Belfast Telegraph

Tuesday 23 September 2014

Six Nations: Time for Kidney to swing axe

EDINBURGH, SCOTLAND - FEBRUARY 27: Sean O'Brien of Ireland is tackled by Kelly Brown of Scotland during the RBS 6 Nations Championship match between Scotland and Ireland at Murrayfield on February 27, 2011 in Edinburgh, Scotland. (Photo by Jeff J Mitchell/Getty Images)
Ireland's Jonathon Sexton celebrates winning the RBS 6 Nations match at Murrayfield
Ireland's Cian Healy tackled by Kelly Brown of Scotland

Substitute a try for a goal and in soccer parlance we won 3-0 away from home.

Just imagine Robbie Keane, Kevin Doyle or David Healy and Kyle Lafferty and the rest going to Hampden, romping home three-nil and you get the drift.

Unfortunately for this Irish side in its current frame of mind Rugby doesn't quite work like that. We have become almost profligate in the art of giving away penalties.

It cost us a shot at the Grand Slam in our defeat to the French a fortnight ago (when we also outsmarted the opposition by three tries to one) and it almost resulted in a second Six Nations defeat on the bounce at Murrayfield yesterday.

To put it down to ill-discipline and suggest it’s something simple to be put right in the video room and on the training paddock in the coming weeks (before heading off to Cardiff) is just not good enough.

Perfect practice should go a long way towards perfect execution (or as close as doesn't matter) on match day. Only management and players know if they are getting it right in preparation.

Given the presence of Alain Rolland at official training in between the last two games one can only assume many of the issues and infringements arising from the French match had been addressed.

On the assumption of a unit and collective awareness that therefore narrows the problem to individual error. This is the nub of the issue.

It is time for each and every player to look in the mirror and examine his role in penalty concession. Whether by accident or design Brian O'Driscoll alluded to the only realistic remedy in the immediate aftermath.

If players are being sloppy in giving away penalties — and not just at the breakdown — then they must pay the ultimate price.

As of now we are becoming known within refereeing circles as a team all too easy to penalize. We may scoff at the notion but that is the reality.

Crossing for three tries in any match at this level takes some doing but concede just two more penalties and, against proven goal-kickers of Chris Patterson/ Dan Parks' standard, you're back to square one. So it was again yesterday.

We escaped but it was much too close for comfort against a Scottish team which if it were there yet wouldn't score a try.

For the second time in a fortnight on home soil they looked what they are — a team devoid of guile or any cutting edge behind the scrum. Take away penalty opportunities (which unfortunately we couldn't do) and they are left with precious little else. Pity Andy Robinson his task.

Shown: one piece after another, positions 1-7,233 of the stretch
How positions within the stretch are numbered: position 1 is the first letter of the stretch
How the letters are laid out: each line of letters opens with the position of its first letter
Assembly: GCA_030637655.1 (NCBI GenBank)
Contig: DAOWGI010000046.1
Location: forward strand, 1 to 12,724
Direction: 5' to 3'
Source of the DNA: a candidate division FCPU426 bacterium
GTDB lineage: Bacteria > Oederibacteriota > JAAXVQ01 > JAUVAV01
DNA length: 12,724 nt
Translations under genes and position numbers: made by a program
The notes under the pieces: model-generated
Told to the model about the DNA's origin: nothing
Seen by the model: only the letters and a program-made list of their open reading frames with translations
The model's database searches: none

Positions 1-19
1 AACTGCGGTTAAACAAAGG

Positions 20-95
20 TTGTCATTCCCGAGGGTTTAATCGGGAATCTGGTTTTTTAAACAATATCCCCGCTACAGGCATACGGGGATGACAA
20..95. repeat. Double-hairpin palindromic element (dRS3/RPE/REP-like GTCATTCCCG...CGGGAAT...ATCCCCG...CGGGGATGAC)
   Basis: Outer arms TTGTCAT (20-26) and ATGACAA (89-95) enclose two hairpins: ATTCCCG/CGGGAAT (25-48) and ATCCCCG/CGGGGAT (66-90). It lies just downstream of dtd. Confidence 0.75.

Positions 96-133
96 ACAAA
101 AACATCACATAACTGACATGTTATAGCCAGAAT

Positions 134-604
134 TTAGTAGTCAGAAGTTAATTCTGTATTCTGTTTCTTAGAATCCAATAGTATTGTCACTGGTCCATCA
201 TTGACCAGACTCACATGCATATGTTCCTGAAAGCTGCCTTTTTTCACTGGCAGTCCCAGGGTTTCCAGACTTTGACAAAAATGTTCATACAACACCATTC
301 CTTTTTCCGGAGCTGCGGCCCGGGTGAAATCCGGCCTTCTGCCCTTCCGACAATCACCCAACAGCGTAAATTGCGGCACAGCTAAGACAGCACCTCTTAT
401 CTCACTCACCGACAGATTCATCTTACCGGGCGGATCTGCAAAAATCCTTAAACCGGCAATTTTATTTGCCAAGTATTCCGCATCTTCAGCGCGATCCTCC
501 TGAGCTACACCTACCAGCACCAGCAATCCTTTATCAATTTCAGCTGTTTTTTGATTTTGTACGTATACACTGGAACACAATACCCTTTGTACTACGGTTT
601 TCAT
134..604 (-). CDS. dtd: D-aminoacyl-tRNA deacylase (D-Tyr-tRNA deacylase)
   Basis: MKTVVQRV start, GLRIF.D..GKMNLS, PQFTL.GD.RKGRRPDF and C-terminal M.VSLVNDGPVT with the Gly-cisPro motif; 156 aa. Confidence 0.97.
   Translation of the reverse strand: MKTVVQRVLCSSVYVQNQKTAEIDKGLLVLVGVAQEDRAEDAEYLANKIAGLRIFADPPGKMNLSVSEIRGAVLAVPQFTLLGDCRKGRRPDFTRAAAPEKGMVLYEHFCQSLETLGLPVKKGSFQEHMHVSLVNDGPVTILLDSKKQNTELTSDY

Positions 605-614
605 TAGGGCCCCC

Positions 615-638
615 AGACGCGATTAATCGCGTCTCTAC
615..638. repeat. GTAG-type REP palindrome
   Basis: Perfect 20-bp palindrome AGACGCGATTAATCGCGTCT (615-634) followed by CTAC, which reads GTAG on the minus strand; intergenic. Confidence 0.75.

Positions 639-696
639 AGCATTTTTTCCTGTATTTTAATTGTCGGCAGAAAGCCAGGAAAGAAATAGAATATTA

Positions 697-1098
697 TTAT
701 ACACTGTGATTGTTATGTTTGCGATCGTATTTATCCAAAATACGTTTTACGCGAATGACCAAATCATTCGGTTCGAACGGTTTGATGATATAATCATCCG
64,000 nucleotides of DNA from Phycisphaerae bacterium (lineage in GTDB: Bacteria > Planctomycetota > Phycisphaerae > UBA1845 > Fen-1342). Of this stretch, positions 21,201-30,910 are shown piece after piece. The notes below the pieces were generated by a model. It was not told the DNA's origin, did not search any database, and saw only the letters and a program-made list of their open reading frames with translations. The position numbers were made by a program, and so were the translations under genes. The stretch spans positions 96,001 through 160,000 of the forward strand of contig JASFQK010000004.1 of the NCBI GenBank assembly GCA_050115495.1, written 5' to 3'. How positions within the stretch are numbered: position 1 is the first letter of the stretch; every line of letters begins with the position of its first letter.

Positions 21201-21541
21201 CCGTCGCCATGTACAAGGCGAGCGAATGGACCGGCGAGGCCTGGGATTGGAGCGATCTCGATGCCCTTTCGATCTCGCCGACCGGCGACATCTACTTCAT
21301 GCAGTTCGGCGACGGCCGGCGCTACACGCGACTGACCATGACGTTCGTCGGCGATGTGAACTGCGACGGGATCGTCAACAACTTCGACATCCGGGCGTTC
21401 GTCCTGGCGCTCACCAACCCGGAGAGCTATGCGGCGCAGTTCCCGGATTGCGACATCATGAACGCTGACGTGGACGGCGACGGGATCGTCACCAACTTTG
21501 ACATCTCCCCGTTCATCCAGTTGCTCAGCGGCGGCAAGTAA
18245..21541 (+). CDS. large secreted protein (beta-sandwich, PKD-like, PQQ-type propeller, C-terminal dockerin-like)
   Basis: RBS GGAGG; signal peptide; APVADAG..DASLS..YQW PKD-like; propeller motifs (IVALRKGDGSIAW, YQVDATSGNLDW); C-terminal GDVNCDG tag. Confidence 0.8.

By contrast Declan Kidney must crack the individual whip in a much more meaningful way. Sloppy play should equal the exit door from last chance saloon.

If any player thinks that harsh then he shouldn't be out there with that mindset in the first place. Pride in the jersey means pride in performance and that embodies discipline as much as any other factor.

The best players exude the best self control. People can moan and bitch all they want about Richie McCaw and his ability to play it close to the edge but the bottom line is he does while as of now we have far too many far too often going over that edge.

If it takes the trapdoor, however temporary, to get that message across then the sooner it is brought into play the better.

Call me square and antiquated but does not giving penalties away consistently not tally with letting your team mates down? What appeared an irritable scratch is becoming a festering boil. It needs to be lanced.

On the plus side we won and Ronan O'Gara was superb. Kidney may have been seeking to apply the reverse psychology to Rome and Dublin (when replacing Jonny Sexton with O'Gara on the hour) but on this occasion the delicate balance was crying out to leave well enough alone.

It was as unfair on Sexton as it was on O'Gara given the circumstances. Throw in the trend to a contest so delicately balanced and the Munster man should have been left on board to steer us home.

It smacked of substitution for substitution sake and we cannot afford that luxury irrespective of the skill level of the respective players involved.

Sometimes needs must and yesterday it demanded O'Gara see the game out.

Quite how Kidney views the Welsh game in terms of his playmaker in chief we will leave to him but against the Scots in a scruffy victory his preferred man ticked every conceivable box.

There was good news too, despite a disappointingly poor lineout, in the all round form of Paul O'Connell. And as for Sean O'Brien? ... quite simply electricity on legs.

Put it all together and however damp the squib the reality is of a side still on course for a Triple Crown showdown against Grand Slam chasing England at the Aviva in three weeks time.

In a World Cup year, given where we're now at, I'm not too sure it gets much better than that.

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